Protovis Loader

9 September 2010 · 4 comments

It’s official! My first WordPress plugin is now available for download from¬†Wordpress.org.

Overview

Protovis Loader is a plugin for the WordPress blogging platform which faciliates the use of Protovis scripts. Protovis is a javascript data visualisation library being developed at Stanford, which allows the creation of interactive charts on web pages.

Incorporating Javascript code into WordPress posts can be tricky as it (deliberately) sanitises text typed into posts, which interferes with Javascript. When I first began experimenting with Javascript, this cause me some difficulties, as described in this post. In the end, I decided to roll up my sleeves and write a plugin to make the whole process a lot easier. Protovis Loader was the result.

Protovis Loader makes the whole process a lot easier in two ways:

  1. It ships with a copy of the Protovis javascript library and once the plugin is activated, links to the library will automatically be included in page headers.
  2. It creates a “shortcode” which makes it very easy to include Protovis scripts in blog posts and pages.

Usage

Simply use the “pvis” shortcode in your posts and pages where you want to include a Protovis chart.
There are a number of optional parameters:

  • type: ‘chart’ (default) displays a chart in a box with an optional caption, ‘inline’ has no box (e.g. useful for sparklines)
  • src: path to a Protovis (javascript) code file
  • height: height of canvas box for the chart
  • width: width of canvas box for the chart
  • img: path to a fallback image to use when scripts are blocked or the browser does not support Protovis
  • alt: alt text for the fallback image
  • caption: image caption

If any content is supplied between the opening “pvis” tag and the closing “/pvis” tag, it is taken to be javascript for inclusion. It may also be interpreted as a caption, but *only* if a caption field is not supplied and a src field is supplied.

Here is an example of a chart produced using Protovis. Try clicking on the data series to see some basic interactivity (note that this will not work on all browsers, so you may see a static image instead of the Protovis chart).

CDO deals: total and recycled

Here is how the shortcode was used to include this chart here:

[*pvis src="http://www.stubbornmule.net/scripts/pv/test.js"
img="/blog/wp-content/PV-CDO-circles.png" height="125px"]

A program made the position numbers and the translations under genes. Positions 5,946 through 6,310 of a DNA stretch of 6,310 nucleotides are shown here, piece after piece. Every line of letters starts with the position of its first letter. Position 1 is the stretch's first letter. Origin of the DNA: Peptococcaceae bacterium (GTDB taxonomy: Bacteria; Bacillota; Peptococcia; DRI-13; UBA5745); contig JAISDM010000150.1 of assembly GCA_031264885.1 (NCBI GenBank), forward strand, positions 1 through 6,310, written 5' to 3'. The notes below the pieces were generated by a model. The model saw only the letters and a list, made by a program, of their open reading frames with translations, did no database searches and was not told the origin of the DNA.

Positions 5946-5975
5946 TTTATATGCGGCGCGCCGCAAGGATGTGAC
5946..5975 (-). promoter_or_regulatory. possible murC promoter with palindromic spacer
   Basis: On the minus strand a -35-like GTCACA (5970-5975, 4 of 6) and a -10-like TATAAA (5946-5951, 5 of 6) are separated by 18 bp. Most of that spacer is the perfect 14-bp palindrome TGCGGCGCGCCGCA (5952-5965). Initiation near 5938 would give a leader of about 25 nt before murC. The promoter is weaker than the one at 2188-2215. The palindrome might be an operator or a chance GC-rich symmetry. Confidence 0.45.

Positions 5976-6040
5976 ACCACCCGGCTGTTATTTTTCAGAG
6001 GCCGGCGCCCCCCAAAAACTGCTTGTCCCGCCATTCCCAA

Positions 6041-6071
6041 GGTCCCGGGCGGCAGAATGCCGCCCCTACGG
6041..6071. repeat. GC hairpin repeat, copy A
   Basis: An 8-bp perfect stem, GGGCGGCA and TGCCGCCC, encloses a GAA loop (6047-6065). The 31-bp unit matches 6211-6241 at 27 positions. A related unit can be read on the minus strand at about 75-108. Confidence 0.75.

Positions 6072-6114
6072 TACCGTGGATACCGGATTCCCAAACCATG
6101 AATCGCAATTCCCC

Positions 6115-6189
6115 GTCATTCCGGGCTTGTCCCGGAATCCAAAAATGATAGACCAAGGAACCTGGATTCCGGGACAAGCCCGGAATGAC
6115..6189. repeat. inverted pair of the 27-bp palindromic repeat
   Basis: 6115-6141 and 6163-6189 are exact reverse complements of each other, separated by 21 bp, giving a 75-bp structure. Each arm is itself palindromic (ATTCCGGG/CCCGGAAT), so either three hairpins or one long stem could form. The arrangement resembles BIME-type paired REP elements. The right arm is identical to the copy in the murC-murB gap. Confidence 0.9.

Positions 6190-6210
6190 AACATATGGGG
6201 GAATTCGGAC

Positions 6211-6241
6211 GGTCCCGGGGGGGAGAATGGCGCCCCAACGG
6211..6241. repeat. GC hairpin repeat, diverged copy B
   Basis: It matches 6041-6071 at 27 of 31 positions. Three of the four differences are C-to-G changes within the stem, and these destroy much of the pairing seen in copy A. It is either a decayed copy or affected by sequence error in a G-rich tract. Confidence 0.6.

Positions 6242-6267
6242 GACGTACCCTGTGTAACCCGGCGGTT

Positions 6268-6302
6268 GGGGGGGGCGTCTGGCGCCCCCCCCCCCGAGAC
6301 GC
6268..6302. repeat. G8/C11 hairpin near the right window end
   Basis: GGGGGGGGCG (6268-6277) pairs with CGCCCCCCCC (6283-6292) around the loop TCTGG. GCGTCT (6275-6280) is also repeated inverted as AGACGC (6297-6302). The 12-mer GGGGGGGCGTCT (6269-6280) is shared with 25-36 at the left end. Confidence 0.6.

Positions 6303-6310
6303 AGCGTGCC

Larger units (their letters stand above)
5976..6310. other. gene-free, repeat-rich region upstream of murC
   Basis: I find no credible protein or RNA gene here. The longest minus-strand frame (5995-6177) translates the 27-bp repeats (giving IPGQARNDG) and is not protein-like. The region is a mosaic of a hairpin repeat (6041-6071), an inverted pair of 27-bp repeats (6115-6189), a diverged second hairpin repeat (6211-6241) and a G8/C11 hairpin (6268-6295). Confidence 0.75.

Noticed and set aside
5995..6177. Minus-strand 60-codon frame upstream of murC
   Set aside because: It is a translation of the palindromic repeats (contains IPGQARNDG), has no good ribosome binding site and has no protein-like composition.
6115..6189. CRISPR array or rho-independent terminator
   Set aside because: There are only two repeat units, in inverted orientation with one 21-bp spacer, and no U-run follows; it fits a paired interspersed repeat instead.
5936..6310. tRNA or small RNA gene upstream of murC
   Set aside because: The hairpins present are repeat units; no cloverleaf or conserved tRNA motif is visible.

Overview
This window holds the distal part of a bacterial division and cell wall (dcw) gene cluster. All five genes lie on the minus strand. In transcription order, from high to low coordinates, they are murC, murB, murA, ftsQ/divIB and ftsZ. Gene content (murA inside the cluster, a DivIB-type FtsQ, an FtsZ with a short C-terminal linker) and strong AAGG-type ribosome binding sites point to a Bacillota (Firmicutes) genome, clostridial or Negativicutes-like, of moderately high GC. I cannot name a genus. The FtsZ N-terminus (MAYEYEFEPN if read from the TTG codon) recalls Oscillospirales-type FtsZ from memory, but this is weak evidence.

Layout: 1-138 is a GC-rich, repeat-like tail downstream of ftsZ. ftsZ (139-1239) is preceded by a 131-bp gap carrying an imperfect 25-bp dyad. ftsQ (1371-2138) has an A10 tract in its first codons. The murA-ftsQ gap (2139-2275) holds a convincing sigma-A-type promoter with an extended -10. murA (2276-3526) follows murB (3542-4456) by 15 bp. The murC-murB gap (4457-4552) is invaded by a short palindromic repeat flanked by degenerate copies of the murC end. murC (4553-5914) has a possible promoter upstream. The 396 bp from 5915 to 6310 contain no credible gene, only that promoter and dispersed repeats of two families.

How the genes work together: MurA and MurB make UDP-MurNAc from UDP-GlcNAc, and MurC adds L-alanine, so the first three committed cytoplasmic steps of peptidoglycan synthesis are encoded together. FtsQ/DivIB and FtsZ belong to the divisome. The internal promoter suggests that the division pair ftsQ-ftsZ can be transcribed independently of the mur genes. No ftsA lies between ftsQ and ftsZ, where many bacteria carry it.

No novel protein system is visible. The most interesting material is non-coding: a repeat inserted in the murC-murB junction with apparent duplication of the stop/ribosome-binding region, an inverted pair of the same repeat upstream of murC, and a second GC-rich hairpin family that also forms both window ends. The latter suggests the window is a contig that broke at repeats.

CDO deals: total and recycled[/pvis]

I have split this over several lines for legibility, but in practice there should be no line breaks (and no * in front of pvis).

The parameters for the shortcode are used to specify the location of the Protovis code for the chart as well as a fall-back image to display for browsers which do not support Protovis or have scripting turned off. The text between the opening and closing shortcode tags is used to create a caption for the chart.

The plugin is available from Wordpress.org.

To-Do List

This list is in no particular order:

  1. Improve user-agent (browser) detection
  2. Create an options page (e.g. to specify default fall-back images)
  3. Allow for alternative specification of the protovis js library
  4. Improve CSS support
  5. Allow custom CSS
  6. Cache scripts to improve performance
  7. Replace tags in the imported script to allow shortcode parameters to be used in the script (or some other mechanism to pass parameters through)

Let me know if you have any other suggestions.

Here is a rather fancier example, adapted from the Protovis Examples catalogue, which in turn took inspiration from Gabriel Bucknall.


{ 4 comments… read them below or add one }

1 Marco aka Cracticus September 24, 2010 at 5:23 pm

Stubborn,

At first I had no idea what it meant, but once you get the hang of it, is kinda cool.

Say, for people doing exercises at home: they can follow the outer ring to time their routines.

Say one minute sit-ups, is one full ring. You don’t need to check your watch, which comes in handy if you wear glasses, like yours truly.

Is there a way that the user could reset the whole display, as one would using an stopwatch?

Or even better: before starting, the user would enter the time allocated to each routine, including breaks (say, 60 seconds, sit-ups; 20 seconds, break; 60 seconds, push-ups; 20 seconds, break, and so on and so forth) and just follows the display!

Man, you are really making advances in this charting business! I’m impressed. Keep up the good work!

2 Stubborn Mule September 24, 2010 at 8:47 pm

Marco: I am sure all of that is possible. It’s a little bit beyond my expertise right now, but I’m learning quickly!

3 JamesGlover September 25, 2010 at 10:34 am

That second one looks like a distant cousin of the pie chart. Just saying.

4 Brian February 4, 2011 at 2:46 pm

Hey Marco,
Thanks for your work on this plugin. I just downloaded it, and will send you a link when I have it up and running.

Leave a Comment